Improving your website by learning from a poor website

When it comes to a successful website, many website owners copy what the competition are doing. This is great if your competition is active and constantly running split tests to improve the conversion rate, but as we are always reminded: what works for another website may not necessarily work for your website also.

This is a contributed post. Please refer to my disclosure for more information.

During my early days as a web designer, in fact 18 years ago when I couldn’t really call myself a web designer and couldn’t afford paint shop pro, there was one incredible book that taught me more about web design than any other book out there.

And it’s probably the most counter intuitive way of learning, by learning from what’s bad and the mistakes others have made, I learnt to design great websites by understanding what makes a bad website.

The book in questions was called webpages that suck! Learn good web design by looking at bad web design.

The book takes a counter intuitive look at how to make a really good website. Back when I was reading it in 1997/1998 not many people were actually paying attention to navigation.

It was still the age of scrolling flame text, offensively large multi-coloured text and a mismatch of text and button hyperlinks.

Thankfully since then the web has cleaned up a lot, although there are still some bad websites out there that you can learn from.

Learn from the slow loading websites

Imagine you are a visitor to a website and you are looking to buy their latest, hot-selling widget. Only their slow is super slow to load. It takes you ages to get to the page you want, it takes ages for the homepage to load so you don’t even know if you are on the right website and then it takes ages to click-thru and for your product page to load.

Bottle that frustration and keep it in mind and look at your website through the same eyes.

You want your website to ideally load in 3 seconds or less. As difficult as that may sound there’s actually a few ways of doing it. Using you can find out exactly what’s causing your page to load slow: your server, bad code, too many connections, too large image size.  Whatever it is, GTMetrix will find it and tell you allowing you to fix it easily.

Learn from complex navigations

There’s nothing worse than landing on a website and not having a clue how to navigate around.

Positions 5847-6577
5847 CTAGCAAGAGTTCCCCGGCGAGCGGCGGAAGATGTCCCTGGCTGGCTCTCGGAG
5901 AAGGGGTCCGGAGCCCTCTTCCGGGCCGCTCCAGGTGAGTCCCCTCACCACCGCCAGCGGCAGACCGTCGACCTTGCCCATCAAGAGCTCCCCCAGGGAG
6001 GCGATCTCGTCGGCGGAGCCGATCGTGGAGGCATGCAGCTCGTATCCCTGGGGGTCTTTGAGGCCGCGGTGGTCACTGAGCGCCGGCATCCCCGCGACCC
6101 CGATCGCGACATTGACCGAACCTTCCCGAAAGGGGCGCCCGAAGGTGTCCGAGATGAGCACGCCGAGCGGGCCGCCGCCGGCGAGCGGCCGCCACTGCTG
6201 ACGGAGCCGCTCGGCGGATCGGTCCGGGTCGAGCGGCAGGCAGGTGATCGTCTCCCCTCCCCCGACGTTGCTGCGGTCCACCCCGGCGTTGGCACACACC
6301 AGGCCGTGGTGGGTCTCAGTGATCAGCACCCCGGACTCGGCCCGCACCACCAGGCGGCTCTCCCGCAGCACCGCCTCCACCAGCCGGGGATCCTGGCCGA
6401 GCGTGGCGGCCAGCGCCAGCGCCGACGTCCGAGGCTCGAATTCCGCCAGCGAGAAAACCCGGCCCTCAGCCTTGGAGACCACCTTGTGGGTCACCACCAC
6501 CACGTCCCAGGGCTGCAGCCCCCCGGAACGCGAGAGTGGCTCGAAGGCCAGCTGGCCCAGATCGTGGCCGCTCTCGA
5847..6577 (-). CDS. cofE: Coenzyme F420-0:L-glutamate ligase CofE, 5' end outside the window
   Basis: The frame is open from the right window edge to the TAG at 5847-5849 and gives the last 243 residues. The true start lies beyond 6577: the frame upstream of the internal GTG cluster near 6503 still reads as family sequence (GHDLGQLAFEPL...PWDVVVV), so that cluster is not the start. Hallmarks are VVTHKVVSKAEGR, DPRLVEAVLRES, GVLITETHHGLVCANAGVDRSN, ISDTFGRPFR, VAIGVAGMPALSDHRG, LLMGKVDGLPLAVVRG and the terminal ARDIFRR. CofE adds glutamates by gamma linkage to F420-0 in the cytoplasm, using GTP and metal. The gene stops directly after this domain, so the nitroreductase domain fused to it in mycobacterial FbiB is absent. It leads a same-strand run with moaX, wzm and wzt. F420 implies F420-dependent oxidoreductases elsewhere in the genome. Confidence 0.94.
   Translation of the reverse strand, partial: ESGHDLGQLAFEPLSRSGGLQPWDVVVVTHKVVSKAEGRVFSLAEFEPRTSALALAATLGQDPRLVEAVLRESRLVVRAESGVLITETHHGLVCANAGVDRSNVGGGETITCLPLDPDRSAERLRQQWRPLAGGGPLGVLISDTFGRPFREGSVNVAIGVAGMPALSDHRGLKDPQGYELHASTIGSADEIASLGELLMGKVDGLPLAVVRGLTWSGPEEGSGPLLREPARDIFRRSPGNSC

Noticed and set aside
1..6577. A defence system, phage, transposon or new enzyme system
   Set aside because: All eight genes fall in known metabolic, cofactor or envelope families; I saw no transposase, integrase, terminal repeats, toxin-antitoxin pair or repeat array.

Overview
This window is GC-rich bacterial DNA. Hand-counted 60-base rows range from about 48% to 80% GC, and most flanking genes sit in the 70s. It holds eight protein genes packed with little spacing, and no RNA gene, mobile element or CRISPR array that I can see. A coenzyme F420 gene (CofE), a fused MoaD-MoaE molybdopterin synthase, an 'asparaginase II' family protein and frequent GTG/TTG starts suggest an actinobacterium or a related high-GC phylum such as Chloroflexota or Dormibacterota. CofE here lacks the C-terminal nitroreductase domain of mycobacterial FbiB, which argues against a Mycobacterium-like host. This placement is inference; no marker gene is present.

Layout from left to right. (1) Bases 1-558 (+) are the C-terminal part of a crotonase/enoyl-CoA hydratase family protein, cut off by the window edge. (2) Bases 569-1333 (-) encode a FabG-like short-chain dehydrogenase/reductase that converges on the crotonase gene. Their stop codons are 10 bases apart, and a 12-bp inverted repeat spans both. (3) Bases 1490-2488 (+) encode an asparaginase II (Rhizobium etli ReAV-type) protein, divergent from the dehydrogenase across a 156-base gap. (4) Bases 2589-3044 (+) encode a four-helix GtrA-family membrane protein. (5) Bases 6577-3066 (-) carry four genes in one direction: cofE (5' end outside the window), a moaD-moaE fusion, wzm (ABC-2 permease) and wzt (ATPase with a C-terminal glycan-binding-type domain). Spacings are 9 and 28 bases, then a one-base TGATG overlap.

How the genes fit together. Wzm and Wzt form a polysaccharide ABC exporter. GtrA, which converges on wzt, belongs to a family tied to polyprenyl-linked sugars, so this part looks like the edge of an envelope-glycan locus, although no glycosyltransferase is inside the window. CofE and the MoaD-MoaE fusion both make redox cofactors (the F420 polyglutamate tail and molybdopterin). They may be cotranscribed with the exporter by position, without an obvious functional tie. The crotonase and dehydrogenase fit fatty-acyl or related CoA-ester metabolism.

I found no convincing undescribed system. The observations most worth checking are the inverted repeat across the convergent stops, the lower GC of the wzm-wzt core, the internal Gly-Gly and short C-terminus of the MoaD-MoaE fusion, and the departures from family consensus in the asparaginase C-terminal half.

When someone lands on your website, whether that be from a mobile or desktop device, your website navigation should be simple and easy to use. It should be clean and in view and your website visitor should not have to think about how to use it or where to click and certainly get no surprised with broken links or too many steps.

Think about the painful website you visited that took your multiple attempts to get to the page you wanted due to difficult and unclear navigation.

Re-think your navigation. Is it clear, labelled correctly and does it do as it says on the tin?

By having a complex navigation and sending your visitors on a merry go round for what they are looking for will only end up with people leaving your website.

Set some tasks for your friends and family, particularly those unfamiliar with your website, ask them across different devices to get to certain point son your website and get their feedback on how easy/difficult that was.

Learn from your visitors!

Not many people do this, and the ones that do are often just simply looking at their Google analytics every quarter and not drawing any clear conclusions.

There’s software available such as inspectlet, that allows you to record and watch back visitors to your website. This is a great tool to help you figure out what is and isn’t working on your website.

The benefit of doing this is that visitors often wont contact you and tell you they are having difficulty, they will just visit another website that gives them what they want.

Craig Murphy is the owner of Birmingham web design company, ALT Agency, and has over 18 years practical experience in website design and conversion rate optimisation.

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